Drugs: come down off your high horse

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The government's drug tsar, Professor David Nutt, has caused a furore by commenting in a scientific journal that the club-drug Ecstasy is about as dangerous as riding a horse.

He's probably right. I've seen the lives of young girls ruined through an addiction to ponies. Their minds seem to turn to equine mush. And of course falls from horses can and do kill or paralyze people – as in the case of Superman actor Christopher Reeve.

But I'm not proposing that horse riding should be made a Class A activity. (I'm sorry I mentioned that idea: it can't be long before the government starts banning dangerous sports and withdrawing NHS care from those who ride motorbikes or go mountaineering.)

Professor Nutt might have been unwise to mention the comparison, but some rationality in the debate on drugs is devoutly to be wished. When I thought that my teenage son might be taking drugs at school, I asked a neighbour, a clinical psychologist, for advice. His view was that schools were rife with drugs, but that most of them were far less harmful than alcohol and cigarettes. It put things into perspective.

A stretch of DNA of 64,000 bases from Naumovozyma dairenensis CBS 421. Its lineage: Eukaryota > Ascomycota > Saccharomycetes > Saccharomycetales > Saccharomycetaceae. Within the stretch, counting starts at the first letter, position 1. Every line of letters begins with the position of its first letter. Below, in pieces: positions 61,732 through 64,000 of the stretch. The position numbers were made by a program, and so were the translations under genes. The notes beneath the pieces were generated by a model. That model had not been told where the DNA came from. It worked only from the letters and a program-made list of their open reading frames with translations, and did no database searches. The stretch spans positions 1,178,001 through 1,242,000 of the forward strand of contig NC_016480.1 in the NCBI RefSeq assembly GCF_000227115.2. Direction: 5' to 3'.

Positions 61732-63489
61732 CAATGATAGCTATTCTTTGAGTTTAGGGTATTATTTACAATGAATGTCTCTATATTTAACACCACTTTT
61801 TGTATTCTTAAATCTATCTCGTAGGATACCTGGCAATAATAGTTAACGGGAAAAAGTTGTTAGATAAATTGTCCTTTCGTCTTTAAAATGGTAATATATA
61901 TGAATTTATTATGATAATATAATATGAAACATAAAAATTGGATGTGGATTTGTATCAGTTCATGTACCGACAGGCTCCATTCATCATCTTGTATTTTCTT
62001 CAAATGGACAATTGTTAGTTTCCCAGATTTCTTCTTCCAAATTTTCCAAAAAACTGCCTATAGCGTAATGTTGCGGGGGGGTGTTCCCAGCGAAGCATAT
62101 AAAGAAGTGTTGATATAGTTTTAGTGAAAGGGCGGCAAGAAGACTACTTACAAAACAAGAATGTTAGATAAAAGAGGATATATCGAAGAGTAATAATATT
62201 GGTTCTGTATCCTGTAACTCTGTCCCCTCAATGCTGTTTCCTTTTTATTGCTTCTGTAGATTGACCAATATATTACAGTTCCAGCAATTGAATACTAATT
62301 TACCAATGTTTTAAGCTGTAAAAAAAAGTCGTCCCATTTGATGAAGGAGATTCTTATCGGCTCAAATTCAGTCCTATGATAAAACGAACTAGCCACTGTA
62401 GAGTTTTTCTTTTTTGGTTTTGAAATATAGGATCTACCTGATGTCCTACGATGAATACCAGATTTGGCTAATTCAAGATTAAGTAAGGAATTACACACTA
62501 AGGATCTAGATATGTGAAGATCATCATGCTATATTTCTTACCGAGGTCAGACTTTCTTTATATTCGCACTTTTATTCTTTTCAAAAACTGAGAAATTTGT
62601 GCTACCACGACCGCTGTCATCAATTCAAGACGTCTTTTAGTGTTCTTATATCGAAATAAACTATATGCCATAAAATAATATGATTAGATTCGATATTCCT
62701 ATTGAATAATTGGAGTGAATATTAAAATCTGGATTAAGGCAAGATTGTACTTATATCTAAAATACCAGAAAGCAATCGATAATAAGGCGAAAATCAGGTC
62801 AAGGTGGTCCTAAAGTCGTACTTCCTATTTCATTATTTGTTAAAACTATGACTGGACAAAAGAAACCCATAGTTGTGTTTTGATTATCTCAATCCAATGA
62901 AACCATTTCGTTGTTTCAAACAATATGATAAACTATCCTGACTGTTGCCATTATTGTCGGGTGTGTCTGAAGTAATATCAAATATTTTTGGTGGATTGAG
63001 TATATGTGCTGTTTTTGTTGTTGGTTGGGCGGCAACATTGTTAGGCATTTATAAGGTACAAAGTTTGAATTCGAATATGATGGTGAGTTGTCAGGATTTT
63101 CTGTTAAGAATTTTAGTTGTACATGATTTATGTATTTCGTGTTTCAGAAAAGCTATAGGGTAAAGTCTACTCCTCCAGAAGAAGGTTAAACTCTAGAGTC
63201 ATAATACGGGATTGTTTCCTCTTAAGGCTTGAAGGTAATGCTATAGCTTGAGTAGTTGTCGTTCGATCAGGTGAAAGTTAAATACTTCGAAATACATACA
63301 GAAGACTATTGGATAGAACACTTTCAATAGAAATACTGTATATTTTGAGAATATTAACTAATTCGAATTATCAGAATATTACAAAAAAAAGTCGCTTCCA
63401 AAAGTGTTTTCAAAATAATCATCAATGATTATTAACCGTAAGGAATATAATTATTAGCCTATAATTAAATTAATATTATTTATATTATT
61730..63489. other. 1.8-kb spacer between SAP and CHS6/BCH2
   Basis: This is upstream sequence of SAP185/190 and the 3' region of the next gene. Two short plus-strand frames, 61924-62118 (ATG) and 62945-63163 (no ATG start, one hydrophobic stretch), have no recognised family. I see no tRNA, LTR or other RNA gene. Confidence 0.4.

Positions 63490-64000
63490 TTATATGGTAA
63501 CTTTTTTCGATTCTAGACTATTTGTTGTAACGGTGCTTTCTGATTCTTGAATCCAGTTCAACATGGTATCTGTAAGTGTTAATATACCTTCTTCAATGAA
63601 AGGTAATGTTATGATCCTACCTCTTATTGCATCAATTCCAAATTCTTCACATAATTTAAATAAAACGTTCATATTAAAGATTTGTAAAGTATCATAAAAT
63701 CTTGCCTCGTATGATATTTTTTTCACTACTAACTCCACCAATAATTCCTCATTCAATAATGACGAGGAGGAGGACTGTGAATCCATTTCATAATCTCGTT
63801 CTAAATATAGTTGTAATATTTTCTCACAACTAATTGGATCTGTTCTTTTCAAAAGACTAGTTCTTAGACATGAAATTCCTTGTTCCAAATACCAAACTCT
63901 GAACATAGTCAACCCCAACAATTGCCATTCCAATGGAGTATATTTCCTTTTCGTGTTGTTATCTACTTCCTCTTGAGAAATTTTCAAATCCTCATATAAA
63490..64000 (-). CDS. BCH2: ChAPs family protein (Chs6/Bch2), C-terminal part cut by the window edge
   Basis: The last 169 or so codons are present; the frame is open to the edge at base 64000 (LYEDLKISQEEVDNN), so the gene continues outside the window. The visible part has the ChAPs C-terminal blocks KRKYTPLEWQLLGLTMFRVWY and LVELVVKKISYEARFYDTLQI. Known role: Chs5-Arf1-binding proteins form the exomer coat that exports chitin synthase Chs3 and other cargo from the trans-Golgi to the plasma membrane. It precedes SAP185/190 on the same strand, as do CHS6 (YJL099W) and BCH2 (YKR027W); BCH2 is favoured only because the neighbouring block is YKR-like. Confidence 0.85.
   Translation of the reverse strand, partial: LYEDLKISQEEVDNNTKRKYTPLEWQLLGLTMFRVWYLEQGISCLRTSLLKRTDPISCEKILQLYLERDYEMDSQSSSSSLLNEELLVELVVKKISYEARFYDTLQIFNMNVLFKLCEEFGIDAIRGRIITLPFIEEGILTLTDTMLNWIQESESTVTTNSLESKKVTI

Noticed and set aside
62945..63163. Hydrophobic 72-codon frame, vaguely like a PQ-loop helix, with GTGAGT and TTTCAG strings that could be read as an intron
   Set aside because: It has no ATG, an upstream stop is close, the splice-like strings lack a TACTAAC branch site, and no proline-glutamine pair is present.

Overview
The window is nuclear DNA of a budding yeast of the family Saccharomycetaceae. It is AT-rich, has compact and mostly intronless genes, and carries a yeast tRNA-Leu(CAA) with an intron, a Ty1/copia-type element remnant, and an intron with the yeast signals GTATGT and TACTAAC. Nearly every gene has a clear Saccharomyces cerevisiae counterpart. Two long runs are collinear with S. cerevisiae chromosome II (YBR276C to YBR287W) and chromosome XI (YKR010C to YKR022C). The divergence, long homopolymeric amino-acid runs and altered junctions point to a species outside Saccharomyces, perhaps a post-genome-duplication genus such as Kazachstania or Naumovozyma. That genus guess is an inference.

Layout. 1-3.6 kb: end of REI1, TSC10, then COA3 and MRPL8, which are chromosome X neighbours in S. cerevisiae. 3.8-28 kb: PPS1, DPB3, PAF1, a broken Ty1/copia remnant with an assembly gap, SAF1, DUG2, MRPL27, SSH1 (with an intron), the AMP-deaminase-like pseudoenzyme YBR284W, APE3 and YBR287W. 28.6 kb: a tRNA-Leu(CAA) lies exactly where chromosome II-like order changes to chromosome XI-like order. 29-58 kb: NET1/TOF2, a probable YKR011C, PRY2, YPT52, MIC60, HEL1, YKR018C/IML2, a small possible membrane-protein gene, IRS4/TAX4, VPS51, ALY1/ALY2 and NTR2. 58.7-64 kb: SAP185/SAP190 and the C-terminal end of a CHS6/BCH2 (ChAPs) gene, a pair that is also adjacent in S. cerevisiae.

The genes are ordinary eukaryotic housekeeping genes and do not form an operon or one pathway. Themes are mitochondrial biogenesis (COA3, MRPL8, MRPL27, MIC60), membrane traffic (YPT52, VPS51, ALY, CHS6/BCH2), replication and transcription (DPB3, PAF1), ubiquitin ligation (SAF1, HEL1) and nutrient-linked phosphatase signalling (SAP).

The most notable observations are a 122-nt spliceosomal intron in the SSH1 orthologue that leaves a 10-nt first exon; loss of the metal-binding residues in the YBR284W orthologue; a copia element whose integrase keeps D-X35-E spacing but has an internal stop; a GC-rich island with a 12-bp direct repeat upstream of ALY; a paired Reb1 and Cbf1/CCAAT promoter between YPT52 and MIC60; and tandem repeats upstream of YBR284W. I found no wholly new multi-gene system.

It's only when we can actually discuss the real risks of drugs that we will be able to advise young people on how to handle them. But the government seems to be more concerned by the outrage of the Daily Mail than the facts. It spreads the misconception that all drugs are as bad as heroin or crack – driving the others underground and making them more difficult to control. As a policy, it's failed.

True, many modern drugs haven't been in common use very long, so it's difficult to know their full medical and psychological effects. Even with drugs that have been around for years, like cannabis, we are still learning the full physical, psychological and social consequences. So maybe we are right to be cautious about them. But let's be honest: because then, at least, we can steer people away from the most damaging drugs by giving them a genuine profile of the risks.